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Café Coffee Day – steaming or sputtering?

April 24th, 2016 by Devangshu Dutta

(Published in the Financial Express, 10 May 2016)

In about 20 years, Café Coffee Day (CCD) has grown from one ‘cyber café’ in Bengaluru to the leading chain of cafés in the country by far.

In its early years, it was a conservative, almost sleepy, business. The launch of Barista in the late 1990s and its rapid growth was the wake-up call for CCD — and wake up it did!

CCD then expanded aggressively. It focussed on the young and more affluent customers. Affordability was a keystone in its strategy and it largely remains the most competitively priced among the national chains.

Its outlets ranged widely in size — and while this caused inconsistency in the brand’s image — it left competitors far behind in terms of market coverage. However, the market hasn’t stayed the same over the years and CCD now has tough competition.

CCD competes today with not only domestic cafés such as Barista or imports such as Costa and Starbucks, but also quick-service restaurants (QSRs) such as McDonald’s and Dunkin’ Donuts. In the last couple of years, in large cities, even the positioning of being a ‘hang-out place’ is threatened by a competitor as unlikely as the alcoholic beverage-focussed chain Beer Café.

CCD is certainly way ahead of other cafés in outlet numbers and visibility in over 200 cities. It has an advantage over QSRs with the focus on beverage and meetings, rather than meals. Food in CCD is mostly pre-prepared rather than in-store (unlike McD’s and Dunkin’) resulting in lower capex and training costs, as well as greater control since it’s not depending on store staff to prepare everything. However, rapid expansion stretches product and service delivery and high attrition of front-end staff is a major operational stress point. Upmarket initiatives Lounge and Square, which could improve its average billing, are still a small part of its business.

Delivery (begun in December 2015) and app-orders seem logical to capture busy consumers, and to sweat the assets invested in outlets. However, for now, I’m questioning the incremental value both for the consumer and the company’s ROI once all costs (including management time and effort) are accounted for. The delivery partner is another variable (and risk) in the customer’s experience of the brand. Increasing the density through kiosks and improving the quality of beverage dispensed could possibly do more for the brand across the board.

The biggest advantage for CCD is that India is a nascent market for cafés. The café culture has not even scratched the surface in the smaller markets and in travel-related locations. The challenge for CCD is to act as an aggressive leader in newer locations, while becoming more sophisticated in its positioning in large cities. It certainly needs to allocate capex on both fronts but larger cities need more frequent refreshment of the menu and retraining of staff.

An anonymous Turkish poet wrote: “Not the coffee, nor the coffeehouse is the longing of the soul. A friend is what the soul longs for, coffee is just the excuse.” There are still many millions of friends in India for whom the coffee-house remains unexplored territory, whom CCD could bring together.

Posted in Branding, Consumer, Customer Relationship, Entrepreneurship, Food & Grocery, India, Market Research, Marketing, Product Development and Design, Retail, Strategy, Supply Chain, Uncategorized | No Comments »

Hyperlocals, Aggregators: Developing the Ecosystem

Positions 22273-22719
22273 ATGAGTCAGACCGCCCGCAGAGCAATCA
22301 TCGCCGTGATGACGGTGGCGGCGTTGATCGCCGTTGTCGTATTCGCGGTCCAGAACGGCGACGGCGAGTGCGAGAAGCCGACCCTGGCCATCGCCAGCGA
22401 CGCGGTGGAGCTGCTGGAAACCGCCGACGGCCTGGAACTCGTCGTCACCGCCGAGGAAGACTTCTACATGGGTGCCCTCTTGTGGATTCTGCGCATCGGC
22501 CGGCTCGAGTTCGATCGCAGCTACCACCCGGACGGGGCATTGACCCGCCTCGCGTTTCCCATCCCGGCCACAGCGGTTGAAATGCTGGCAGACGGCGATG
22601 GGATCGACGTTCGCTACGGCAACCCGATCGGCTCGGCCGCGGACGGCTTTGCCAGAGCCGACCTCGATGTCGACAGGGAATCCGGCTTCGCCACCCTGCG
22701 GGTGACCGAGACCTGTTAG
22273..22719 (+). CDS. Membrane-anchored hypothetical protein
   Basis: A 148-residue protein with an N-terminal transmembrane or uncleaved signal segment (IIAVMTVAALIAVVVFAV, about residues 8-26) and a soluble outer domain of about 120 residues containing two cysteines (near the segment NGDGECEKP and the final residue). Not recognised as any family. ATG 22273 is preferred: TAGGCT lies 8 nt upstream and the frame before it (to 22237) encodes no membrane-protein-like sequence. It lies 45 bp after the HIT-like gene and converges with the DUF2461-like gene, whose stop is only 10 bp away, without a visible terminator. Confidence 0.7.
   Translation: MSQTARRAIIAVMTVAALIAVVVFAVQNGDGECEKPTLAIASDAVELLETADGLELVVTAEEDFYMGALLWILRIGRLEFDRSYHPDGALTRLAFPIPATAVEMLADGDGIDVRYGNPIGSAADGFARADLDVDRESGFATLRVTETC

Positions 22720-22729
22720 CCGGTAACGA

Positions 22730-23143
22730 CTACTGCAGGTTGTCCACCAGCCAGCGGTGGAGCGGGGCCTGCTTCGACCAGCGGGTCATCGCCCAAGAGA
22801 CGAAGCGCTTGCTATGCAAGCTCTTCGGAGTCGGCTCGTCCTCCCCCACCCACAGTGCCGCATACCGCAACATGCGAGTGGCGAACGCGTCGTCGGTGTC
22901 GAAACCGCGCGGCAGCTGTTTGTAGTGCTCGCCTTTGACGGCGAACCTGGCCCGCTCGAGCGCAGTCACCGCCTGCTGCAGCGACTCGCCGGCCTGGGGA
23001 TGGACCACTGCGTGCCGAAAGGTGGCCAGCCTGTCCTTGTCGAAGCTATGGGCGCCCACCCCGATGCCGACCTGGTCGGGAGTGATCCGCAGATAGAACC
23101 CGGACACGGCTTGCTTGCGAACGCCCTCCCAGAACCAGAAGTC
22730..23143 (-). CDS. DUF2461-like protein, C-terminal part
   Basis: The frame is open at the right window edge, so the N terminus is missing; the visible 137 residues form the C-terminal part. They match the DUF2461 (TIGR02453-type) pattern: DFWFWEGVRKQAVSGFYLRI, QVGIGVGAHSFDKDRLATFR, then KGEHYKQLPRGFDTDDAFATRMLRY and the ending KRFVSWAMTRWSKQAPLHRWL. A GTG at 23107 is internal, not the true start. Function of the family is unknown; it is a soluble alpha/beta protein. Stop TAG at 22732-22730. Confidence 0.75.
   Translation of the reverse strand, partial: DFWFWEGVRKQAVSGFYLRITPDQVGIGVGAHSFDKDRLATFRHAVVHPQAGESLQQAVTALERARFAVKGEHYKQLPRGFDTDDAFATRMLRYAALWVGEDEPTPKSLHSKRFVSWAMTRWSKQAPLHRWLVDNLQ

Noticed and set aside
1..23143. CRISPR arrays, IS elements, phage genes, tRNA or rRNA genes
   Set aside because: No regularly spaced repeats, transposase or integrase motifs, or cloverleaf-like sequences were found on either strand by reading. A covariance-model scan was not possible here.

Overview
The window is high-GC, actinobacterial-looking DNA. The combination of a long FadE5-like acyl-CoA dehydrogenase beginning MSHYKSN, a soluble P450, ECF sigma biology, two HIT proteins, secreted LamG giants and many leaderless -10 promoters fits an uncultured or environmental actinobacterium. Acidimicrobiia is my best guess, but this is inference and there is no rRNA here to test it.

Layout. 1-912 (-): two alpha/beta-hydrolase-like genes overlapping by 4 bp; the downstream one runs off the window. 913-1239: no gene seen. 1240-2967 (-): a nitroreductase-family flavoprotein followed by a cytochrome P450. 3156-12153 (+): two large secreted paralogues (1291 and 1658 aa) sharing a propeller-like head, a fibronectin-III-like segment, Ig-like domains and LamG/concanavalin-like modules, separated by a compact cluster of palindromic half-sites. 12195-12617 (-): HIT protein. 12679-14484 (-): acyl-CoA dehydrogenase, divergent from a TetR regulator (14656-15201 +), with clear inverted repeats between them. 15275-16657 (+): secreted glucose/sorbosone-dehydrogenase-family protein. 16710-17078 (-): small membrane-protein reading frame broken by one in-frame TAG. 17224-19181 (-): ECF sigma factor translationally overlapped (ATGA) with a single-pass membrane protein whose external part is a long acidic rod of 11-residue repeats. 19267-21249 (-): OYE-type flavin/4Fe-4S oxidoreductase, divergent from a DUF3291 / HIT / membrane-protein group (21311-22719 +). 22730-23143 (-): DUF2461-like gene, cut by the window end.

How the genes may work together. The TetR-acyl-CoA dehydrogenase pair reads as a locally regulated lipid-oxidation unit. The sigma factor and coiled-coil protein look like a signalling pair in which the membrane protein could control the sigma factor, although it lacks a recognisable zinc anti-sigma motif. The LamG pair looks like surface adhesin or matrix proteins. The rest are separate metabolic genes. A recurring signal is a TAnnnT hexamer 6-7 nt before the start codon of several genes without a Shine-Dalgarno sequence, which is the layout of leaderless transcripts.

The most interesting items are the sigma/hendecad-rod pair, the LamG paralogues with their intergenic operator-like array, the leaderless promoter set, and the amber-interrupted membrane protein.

January 21st, 2016 by Devangshu Dutta

Aggregator models and hyperlocal delivery, in theory, have some significant advantages over existing business models.

Unlike an inventory-based model, aggregation is asset-light, allowing rapid building of critical mass. A start-up can tap into existing infrastructure, as a bridge between existing retailers and the consumer. By tapping into fleeting consumption opportunities, the aggregator can actually drive new demand to the retailer in the short term.

A hyperlocal delivery business can concentrate on understanding the nuances of a customer group in a small geographic area and spend its management and financial resources to develop a viable presence more intensively.

However, both business models are typically constrained for margins, especially in categories such as food and grocery. As volume builds up, it’s feasible for the aggregator to transition at least part if not the entire business to an inventory-based model for improved fulfilment and better margins. By doing so the aggregator would, therefore, transition itself to being the retailer.

Customer acquisition has become very expensive over the last couple of years, with marketplaces and online retailers having driven up advertising costs – on top of that, customer stickiness is very low, which means that the platform has to spend similar amounts of money to re-acquire a large chunk of customers for each transaction.

The aggregator model also needs intensive recruitment of supply-side relationships. A key metric for an aggregator’s success is the number of local merchants it can mobilise quickly. After the initial intensive recruitment the merchants need to be equipped to use the platform optimally and also need to be able to handle the demand generated.

Most importantly, the acquisitions on both sides – merchants and customers – need to move in step as they are mutually-reinforcing. If done well, this can provide a higher stickiness with the consumer, which is a significant success outcome.

For all the attention paid to the entry and expansion of multinational retailers and nationwide ecommerce growth, retail remains predominantly a local activity. The differences among customers based on where they live or are located currently and the immediacy of their needs continue to drive diversity of shopping habits and the unpredictability of demand. Services and information based products may be delivered remotely, but with physical products local retailers do still have a better chance of servicing the consumer.